This takes considerably longer to complete, around 25 seconds in all, at the end of which both users are logged in, and the second user’s Finder and any open apps are ready for use. Processes still running for the first user will continue, but can’t receive local keyboard/mouse/trackpad input, and don’t output to the display or audio; as far as those processes are concerned, it’s as if the display has gone to sleep. All user input and output is thus connected to the second user.

Multiple users

In macOS, processes are organised into sessions. Once a user has logged in, there are two sessions: the root session, and a single user login session. User processes in the login session can access those in the root session, and do so to use system services.

When a second user login session is started with FUS, there are then three sessions: the root session continues, and both user login sessions are active, and able to access system services running in the root session. However, the two user login sessions can’t communicate or interact directly, ensuring that they remain secure. Internally, each user login session has a unique session ID, used to distinguish between them.

There’s one important change to behaviour when running multiple login sessions: when the front login session calls for the Mac to be shut down or restarted. Normally, as loginwindow shuts down user processes, the user is given the opportunity to save any unsaved documents and changes. As that can’t be done for the other login sessions still active, the user of the front login session is warned that other login sessions will lose their unsaved changes before shutdown or restart proceeds.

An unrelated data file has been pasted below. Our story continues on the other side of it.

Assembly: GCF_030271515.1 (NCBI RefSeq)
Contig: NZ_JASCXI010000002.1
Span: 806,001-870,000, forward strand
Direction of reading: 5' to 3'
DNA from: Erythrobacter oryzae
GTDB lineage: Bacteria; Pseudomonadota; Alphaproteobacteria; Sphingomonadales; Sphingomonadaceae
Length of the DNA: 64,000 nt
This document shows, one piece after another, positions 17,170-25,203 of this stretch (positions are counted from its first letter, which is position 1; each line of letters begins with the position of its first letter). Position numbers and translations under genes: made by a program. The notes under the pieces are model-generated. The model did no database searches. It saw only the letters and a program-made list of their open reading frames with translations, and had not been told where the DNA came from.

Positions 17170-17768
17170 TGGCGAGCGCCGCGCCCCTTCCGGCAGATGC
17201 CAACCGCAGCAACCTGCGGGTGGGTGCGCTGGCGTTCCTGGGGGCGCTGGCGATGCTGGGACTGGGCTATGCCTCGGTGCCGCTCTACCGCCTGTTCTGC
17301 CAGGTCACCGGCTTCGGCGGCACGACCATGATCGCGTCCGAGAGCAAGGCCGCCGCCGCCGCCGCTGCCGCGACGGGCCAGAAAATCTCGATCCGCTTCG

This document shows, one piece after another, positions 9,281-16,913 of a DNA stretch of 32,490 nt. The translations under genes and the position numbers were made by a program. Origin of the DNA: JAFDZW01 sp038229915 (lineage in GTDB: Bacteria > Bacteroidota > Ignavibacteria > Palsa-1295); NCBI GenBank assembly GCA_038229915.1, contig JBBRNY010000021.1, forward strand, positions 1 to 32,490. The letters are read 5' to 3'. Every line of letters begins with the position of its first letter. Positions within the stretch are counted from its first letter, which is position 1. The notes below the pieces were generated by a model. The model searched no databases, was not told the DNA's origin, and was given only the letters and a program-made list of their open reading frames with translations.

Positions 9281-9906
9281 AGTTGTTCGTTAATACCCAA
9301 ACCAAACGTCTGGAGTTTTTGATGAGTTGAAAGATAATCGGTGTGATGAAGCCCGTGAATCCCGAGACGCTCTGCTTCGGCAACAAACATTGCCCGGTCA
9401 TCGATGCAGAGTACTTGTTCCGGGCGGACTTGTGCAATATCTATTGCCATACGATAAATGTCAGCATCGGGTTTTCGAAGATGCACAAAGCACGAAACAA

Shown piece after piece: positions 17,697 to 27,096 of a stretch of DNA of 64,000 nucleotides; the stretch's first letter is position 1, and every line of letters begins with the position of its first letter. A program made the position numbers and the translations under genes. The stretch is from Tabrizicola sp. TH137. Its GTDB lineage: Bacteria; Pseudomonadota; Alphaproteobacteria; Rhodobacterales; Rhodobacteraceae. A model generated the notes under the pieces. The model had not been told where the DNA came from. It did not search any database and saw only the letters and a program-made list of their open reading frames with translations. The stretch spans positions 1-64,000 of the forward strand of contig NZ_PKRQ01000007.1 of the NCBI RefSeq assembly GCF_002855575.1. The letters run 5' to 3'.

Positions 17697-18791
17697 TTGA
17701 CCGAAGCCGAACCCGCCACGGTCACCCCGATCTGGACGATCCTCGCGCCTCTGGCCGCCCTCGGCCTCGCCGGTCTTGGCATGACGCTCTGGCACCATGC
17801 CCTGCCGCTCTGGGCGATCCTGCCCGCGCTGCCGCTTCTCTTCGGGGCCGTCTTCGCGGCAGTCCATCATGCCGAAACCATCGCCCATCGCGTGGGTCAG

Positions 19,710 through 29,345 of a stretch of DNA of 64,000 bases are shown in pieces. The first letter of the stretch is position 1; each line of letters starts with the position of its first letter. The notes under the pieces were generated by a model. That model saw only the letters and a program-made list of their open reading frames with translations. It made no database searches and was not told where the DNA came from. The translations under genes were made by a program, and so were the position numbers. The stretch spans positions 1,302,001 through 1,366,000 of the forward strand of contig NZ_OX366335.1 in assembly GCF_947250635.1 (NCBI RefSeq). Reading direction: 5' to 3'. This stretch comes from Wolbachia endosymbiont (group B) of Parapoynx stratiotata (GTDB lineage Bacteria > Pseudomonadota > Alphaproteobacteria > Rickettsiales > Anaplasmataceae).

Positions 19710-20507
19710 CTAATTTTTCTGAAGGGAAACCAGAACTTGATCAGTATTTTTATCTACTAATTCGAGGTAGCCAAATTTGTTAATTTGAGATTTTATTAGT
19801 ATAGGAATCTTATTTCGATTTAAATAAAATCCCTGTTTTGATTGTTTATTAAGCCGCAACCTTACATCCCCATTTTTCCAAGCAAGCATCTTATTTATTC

Because two or more user login sessions are running at the same time, once you’ve used FUS to switch to a different user the resources used by processes in all open login sessions will be significantly greater than with just a single login user open. You can check this in Activity Monitor, provided that you change its View setting to All Processes rather than My Processes. If this presents a problem, you can quit all open apps before switching using FUS, but that defeats the purpose of FUS, and there are still plenty of processes in the first login session that you can’t quit. Until a second login session is opened with FUS, it incurs no memory or processing overhead.




Fast user switching is an ideal way for another user to access a Mac while it’s still being used by a first user. Switching is fast, but requires sufficient resources, particularly memory, to allow both sessions to operate at the same time. It also requires separate Home folders for each user.

Logging out and back in again without FUS is an established method of addressing many problems that occur in user space. Although at one time it was useful for tackling problems with WindowServer, this is now less likely to succeed because that runs in its own login session, so a full restart may be needed. If a problem can be fixed by shutting down user processes, then try logging out of that user account; because FUS doesn’t perform any logging out, it’s not going to help at all, and could even exacerbate problems.


loginwindow on this blog
Apple’s Multiple User Environment Programming Topics, last revised in 2013.